“What’s really bad is when you come on some poor sap they killed, rotting before your eyes and festering with hundreds of the things, still tiny and feasting on his flesh.”
-Rebecca Sears, command crew

A cybernetic organism of unknown origin, possibly human or human-like. They are employed as light tanks in many remote Vyaeh garrisons, and are equipped with slashing claws based on those of the Krne as well as percussion grenades that can be set to explode on a timer. Some models are employed in major Vyaeh garrisons for crowd control, and feature a hardened carapace, percussion grenades, and a flamethrower.

The species from which they are derived is unknown, but intercepted Vyaeh transmissions indicate that they are a relatively new weapon and that the secret of their creation is jealously guarded by the Orphaned Court. SNCF personnel who have encountered them in combat have described their appearance as “disturbingly human-like” but no intact specimens have ever been captured, as they self-destruct upon death.

“If you skinned a guy, turned him inside out, and drove a tank up his ass, you might have something about half as ugly as these sons of bitches.”
-Former SNCF Security Officer Popovitch

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“We have reports that the rebels have converted captured Swedish-made Ordssun air-defense guns and missiles into siege weaponry,” Malianne said. The ground shook and the picture was distorted by digital artifacts for a moment.

“Malianne, are you still there?” Kenneth said. He broke his stare at the newsroom camera and glanced over his shoulder at the producer, concerned.

“…fine…ust another missile strike.” Malianne’s voice came through in patches as the picture resolved itself. “Another missile has landed nearby, near the market. Out government handler is telling us that we cannot go and see the area until rescuers have done their jobs.”

“What’s the mood like in the city right now?” Kenneth asked. “Do the people you’re seen think the government can hold the area?”

There was a pause as his comments traveled thousands of miles via satellite. “I’ve spoken to a lot of people both on and off the record, Kenneth,” she said. “No one seems to think that the government troops can hold off this latest attack for long.”

The attack against the Ismentro, an insignificant tributary in the sub-Alpine highlands, came on the heels of fifteen failed attacks before it. The Austrians had long suspected their erstwhile ally of treachery, and had carefully laid in their defenses and improved them based on their German allies’ combat experience. The Italian regiments waded into slaughter, armed with Carcano bolt-action carbines against heavy machine guns.

The Sixteenth Battle of the Ismentro appeared to be more of the same; Italian officers and enlisted men had observed the Austrians constructing improved fortifications through their field glasses. Thus, when the order went out to advance, it was disobeyed by nine out of the ten formations in the line.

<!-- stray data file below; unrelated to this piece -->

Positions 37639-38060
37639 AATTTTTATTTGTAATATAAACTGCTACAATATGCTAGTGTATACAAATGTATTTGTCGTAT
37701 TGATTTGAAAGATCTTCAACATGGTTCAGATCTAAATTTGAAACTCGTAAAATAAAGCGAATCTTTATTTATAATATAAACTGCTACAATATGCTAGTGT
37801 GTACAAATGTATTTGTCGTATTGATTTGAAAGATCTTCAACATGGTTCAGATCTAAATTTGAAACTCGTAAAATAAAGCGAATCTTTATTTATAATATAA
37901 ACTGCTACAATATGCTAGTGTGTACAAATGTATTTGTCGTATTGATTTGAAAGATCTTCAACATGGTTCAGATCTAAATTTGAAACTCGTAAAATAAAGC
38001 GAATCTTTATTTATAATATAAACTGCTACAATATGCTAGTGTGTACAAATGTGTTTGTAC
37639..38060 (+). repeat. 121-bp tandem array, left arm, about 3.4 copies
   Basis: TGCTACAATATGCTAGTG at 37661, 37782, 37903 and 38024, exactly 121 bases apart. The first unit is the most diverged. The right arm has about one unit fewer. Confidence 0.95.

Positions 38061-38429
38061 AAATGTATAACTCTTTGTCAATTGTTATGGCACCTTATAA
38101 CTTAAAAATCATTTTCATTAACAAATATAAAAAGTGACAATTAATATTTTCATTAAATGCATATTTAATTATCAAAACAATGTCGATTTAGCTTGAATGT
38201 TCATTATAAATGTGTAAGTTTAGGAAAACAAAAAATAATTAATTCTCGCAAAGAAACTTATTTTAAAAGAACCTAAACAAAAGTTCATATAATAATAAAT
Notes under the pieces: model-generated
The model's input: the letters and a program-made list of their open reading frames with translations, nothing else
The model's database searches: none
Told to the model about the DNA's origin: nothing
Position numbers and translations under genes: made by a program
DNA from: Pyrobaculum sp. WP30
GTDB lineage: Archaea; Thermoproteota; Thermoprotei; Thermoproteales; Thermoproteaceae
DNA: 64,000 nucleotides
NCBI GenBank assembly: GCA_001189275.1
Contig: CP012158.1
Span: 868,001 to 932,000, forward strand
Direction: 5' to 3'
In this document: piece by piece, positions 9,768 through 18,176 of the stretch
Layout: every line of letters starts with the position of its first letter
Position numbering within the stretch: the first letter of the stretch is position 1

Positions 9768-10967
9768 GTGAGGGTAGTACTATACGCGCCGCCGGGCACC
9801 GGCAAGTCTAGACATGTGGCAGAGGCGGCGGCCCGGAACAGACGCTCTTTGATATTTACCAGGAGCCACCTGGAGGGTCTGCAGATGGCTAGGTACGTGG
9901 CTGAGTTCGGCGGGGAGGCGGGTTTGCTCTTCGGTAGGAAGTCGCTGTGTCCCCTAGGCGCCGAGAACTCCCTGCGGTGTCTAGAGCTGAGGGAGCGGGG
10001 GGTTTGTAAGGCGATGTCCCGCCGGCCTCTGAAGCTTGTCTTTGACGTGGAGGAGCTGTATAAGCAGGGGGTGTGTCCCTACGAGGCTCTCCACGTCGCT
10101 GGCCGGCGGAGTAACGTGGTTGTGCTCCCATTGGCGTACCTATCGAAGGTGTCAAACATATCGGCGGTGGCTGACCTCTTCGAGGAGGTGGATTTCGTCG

General Codarna was livid when he received the news, and could barely be persuaded from ordering every last surviving man on the line to be shot. He settled for decimation instead: the old Roman practice of forcing the men to draw lots in groups of ten, with the winners beating the loser to death. It had served him well, or so he thought, on the Isonzo.

Word of the events reached the Austrians, who were preparing a general offensive for later in the year. As a result, their attack in the Ismentro sector fell squarely on the decimated troops.

Major Istsbo Tōakenkyūjo, originally from Takao Prefecture, was the highest-ranking officer to have survived on Araido Island after sea routes to the Home Islands had been severed and the resultant starvation and typhus outbreaks. His radio transceiver had received news of the Soviet offensive as well as the Emperor’s speech to the nation, but the authenticity of either was unclear.

It was evident enough that the Soviets were up to something, as their minesweepers had been active in the strait between Kamchatka and Ariado, even straying into Japanese waters. Maj. Tōakenkyūjo’s orders, inherited from the deceased Col. Oyakoba, were also clear: Araido Island was to be held for the Emperor at any cost.

During long and restless nights, Maj. Tōakenkyūjo and what remained of his staff had listened to tales from Private Tadashi, the unit’s Ainu translator. According to Tadashi, Araido Island had once been a peak on mainland Kamchatka, until the neighboring mountains grew jealous of its beauty and cast it to the sea. That, he said, explained the island’s perfect appearance, which Ito Osamu had compared very favorably to Mt. Fuji, as well as the existence of Lake Kurile in Kamchatka–the hole that had been left behind.

Maj. Tōakenkyūjo was faced with a choice: defile the ancient and perfect peak with battle, or defile the Empire with surrender. Surviving accounts testify that he grappled with the problem for days on end in early August, 1945, before coming to a unique and unprecedented conclusion.